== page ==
track near tho American end of tho
bridge was first used by Mr. Elle t, and
in it the first person who ever crossed
the chasm alive, and of his own frco
will, was then crossed over. There is
an old Indian tradition that a resisting
chief was onco carried to tho opposite
sido by a largo bald headed eagle, who
swooped down on tho great warrior, ai
ho lay in ambush on tho ground, and
boro him over. Ladies havo crossed in
this basket. Tho suspension bridgo by
Brock's monument was built in 185G by
T. E. Serrct. Tho ice jam of 18G6 tor'o
tho guys from tho rocks to which they
wero fastened and beforo being re
placed, a terrific galo broko the road
way, severed tho suspenders, and left
the structure dangling in tho nir. Tho
new suspension bridge, as it is called,
was built in 1868, tho cablo being car
ried over in Winter on tho ico bridgo.
Its length is over 1,200 feet, or a full
quarter of a milo, from outsido to out
side of tho towers, and it is tho longest
suspension bridgo in tho world. Mr.
Ellet will bo recollected as tho origina
tor of steam rams on the Mississippi
during tho lato "unpleasantness,"
which had a marked effect on tho war
in that section. Ho was wounded dur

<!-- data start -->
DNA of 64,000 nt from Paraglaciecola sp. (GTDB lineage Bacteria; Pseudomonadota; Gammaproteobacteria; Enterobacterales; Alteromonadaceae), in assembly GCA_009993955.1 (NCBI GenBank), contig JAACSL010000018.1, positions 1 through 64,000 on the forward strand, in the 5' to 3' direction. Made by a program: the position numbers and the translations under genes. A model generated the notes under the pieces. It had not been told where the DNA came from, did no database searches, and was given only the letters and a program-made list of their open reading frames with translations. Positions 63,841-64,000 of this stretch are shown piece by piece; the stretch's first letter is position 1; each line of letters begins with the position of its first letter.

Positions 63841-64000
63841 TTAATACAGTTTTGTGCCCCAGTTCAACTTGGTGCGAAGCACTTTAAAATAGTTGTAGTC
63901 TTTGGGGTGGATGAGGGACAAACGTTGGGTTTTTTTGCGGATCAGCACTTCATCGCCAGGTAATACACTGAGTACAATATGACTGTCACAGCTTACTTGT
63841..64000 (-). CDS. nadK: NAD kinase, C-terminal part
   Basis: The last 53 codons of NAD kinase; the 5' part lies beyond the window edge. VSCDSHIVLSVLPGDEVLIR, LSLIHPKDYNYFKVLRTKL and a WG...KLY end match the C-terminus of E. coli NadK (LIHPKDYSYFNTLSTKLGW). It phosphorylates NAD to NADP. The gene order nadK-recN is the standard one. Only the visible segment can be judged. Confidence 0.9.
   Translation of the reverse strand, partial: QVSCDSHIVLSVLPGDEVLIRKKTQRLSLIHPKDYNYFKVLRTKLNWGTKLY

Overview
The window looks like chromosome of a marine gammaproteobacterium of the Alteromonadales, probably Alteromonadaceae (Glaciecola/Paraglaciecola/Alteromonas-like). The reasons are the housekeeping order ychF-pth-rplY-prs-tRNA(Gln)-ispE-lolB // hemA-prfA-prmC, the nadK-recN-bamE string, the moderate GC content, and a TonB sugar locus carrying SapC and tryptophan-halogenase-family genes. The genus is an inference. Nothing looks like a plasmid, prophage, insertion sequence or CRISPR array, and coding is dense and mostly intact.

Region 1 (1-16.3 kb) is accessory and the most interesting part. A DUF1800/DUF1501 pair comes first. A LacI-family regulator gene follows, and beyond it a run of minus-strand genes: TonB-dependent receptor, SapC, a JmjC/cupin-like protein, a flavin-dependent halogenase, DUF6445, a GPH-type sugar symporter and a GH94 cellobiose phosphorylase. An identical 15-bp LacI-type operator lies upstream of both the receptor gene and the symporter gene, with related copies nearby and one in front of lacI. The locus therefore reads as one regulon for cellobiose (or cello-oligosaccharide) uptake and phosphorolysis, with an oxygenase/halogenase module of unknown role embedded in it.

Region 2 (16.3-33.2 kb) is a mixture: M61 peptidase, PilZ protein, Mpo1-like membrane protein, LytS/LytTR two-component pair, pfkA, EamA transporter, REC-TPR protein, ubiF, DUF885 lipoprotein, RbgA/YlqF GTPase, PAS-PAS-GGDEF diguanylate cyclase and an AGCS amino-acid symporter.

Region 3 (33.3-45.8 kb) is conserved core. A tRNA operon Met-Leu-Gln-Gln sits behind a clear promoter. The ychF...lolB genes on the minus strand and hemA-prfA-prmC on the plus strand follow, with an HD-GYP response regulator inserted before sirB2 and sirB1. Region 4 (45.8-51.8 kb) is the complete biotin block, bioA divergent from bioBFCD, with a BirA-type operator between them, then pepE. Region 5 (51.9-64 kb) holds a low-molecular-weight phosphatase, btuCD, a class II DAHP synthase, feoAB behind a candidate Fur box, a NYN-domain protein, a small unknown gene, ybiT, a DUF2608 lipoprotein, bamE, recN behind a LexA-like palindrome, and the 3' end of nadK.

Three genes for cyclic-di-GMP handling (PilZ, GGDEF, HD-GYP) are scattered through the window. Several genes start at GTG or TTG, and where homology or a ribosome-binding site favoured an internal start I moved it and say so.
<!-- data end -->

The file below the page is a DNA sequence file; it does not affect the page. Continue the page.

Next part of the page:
ing tho attack upon Memphis, and died
from his injuries, after having com
pletely destroyed the Confederate fleet
that had attacked him.
The "Year Without a Summon"
We continue to receive occasional in
quiries concerning the "year in which
there was no summer." Sonic persons
appear to have a wrong Mea of tho
time. It was the year 1X1C. It has
been called tho ' year without a sum
mer, for there was a sharp frost in
every month. There are old farmers
still living in Connecticut who remem
ber it well. It was known as tho "year
without a summer." The farmers used
to refer to it as "eighteen hundred and
starve to death." January was mild,
as was also February, with the excep
tion of a few days. The greater part
of March was cold ami boisterous.
April opened warm, but grew colder as
it advanced, ending with snow and ico
and winter cold. In May ice formed an
inch thick, buds and flowers were froz